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Film & TV

Moving Pictures

Glorious cinematography doesn’t just mean landscapes in Off the Map.

By Scott Renshaw
Posted // June 11,2007 -

If you have no sense for what great cinematography contributes to a movie, don’t be too hard on yourself—the film industry has done a singularly crappy job of educating anyone. The only time of year 99 percent of moviegoers think at all about cinematography comes during Academy Awards season, when the nominations invariably and lazily go to whoever was behind the camera for the year’s anointed favorites, almost all of which are glossy epics. As a result, most people equate great cinematography with expansive vistas or period settings—in other words, something that would look smashing on a postcard.


There are, in fact, expansive vistas and period settings in director Campbell Scott’s Off the Map, but that’s not the primary reason the work of cinematographer Juan Ruiz Anchía proves so dazzling. His is the kind of subtly breathtaking work that makes a movie feel like a movie, and not just a camera recording a stage play.


Coincidentally, Ruiz Anchía’s camera is in fact recording a stage play, or at least an adaptation thereof. Writer Joan Ackermann adapts her own theatrical work, framed as the reminiscence of Bo Groden (played as an adult and narrated by Amy Brenneman) from a 30-year distance. She’s reflecting on her 11- going on 12-year-old summer in the early 1970s, living without plumbing, telephone or electricity while being home-schooled in her counterculture parents’ home near Taos, New Mexico.


But young Bo (Valentina de Angelis) has bigger problems than an unconventional lifestyle. Her father Charley (Sam Elliott), a Korean War veteran, has begun suffering through a crippling depression, rendering him incapable of even the fix-it-up salvage work that supplements his government check. That leaves her mother Arlene (Joan Allen) to deal with all the family business, including a visit from IRS auditor William Gibbs (Jim True-Frost) to investigate why the Grodens haven’t bothered to file a return for several years.


It’s a low-key character piece, and Scott guides his cast smartly through the tale of a funky makeshift family. Elliott isn’t required to do much more than look haggard and remote, but he does it effectively enough. Allen, often seen as a flintier matriarch, softens up to play Arlene as an earth-mama trying to hold herself and her clan together. And there’s great supporting work from J.K. Simmons as Charley’s laconic best friend and Jim True-Frost as the auditor Gibbs whose entire world is changed by the desert landscape. The central metaphor of the title is perhaps a bit too obvious—people trying to find themselves in a place where it’s hard for the rest of the world to find them—but the narrative still holds some simple pleasure.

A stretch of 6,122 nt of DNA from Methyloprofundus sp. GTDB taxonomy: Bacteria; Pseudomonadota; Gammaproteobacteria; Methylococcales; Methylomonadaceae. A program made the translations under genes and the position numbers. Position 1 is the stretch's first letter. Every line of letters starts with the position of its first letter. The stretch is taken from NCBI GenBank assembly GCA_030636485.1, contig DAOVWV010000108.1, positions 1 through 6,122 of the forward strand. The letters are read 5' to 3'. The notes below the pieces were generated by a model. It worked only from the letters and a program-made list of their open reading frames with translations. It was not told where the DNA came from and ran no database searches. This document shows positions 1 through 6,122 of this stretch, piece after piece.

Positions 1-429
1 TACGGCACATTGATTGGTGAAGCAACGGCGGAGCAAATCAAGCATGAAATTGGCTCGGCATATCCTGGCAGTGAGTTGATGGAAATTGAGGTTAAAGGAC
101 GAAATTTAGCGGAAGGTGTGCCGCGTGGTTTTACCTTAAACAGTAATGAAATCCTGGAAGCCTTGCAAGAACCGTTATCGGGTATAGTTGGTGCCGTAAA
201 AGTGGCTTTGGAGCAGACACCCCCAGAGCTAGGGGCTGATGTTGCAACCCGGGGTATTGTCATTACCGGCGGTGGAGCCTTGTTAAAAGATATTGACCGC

The greater pleasures can be found, however, when you stop to take a close look at the way the story is being told visually. There are indeed several striking landscape shots, one a gorgeous image of Gibbs standing intoxicated by the desert drifting slowly into sundown. But frequent David Mamet collaborator Ruiz Anchía works in every possible shade even when his subject is a human face. Taking advantage of the film’s setting in a place where gas lamps and the moon provide the only nighttime illumination, he lights his characters in truly remarkable ways. Elliott’s craggy features often remain largely in shadow; conversations sometimes feel as though they’re exchanges between ghosts. Off the Map is supposed to feel like it’s set in a place with an almost mystical quality, and nearly every shot in Ruiz Anchía’s arsenal heightens that mysticism.


It’s an even more remarkable achievement considering the ways in which the text sometimes seems to be working against that sense of mysticism. Ackermann overburdens her young heroine with precociously quirky character traits—she reads Forbes while lying in the bathtub; she gets free food for the family by writing faux letters of complaint about finding rat parts in Moon Pies—that serve primarily as jarring “isn’t she wonderfully offbeat” punch lines. Yet even with the narration, Off the Map never quite drifts into the territory of trite Wonder Years-esque “my life changed that summer” melodrama. For that, credit Campbell Scott’s sense of pacing, and his savvy choice in cinematographers. Ruiz Anchía helps broaden the definition for what can be the subject of a rapturous moving picture.


OFF THE MAP *** Joan Allen, Sam Elliott, Valentina de Angelis. Rated PG-13

 
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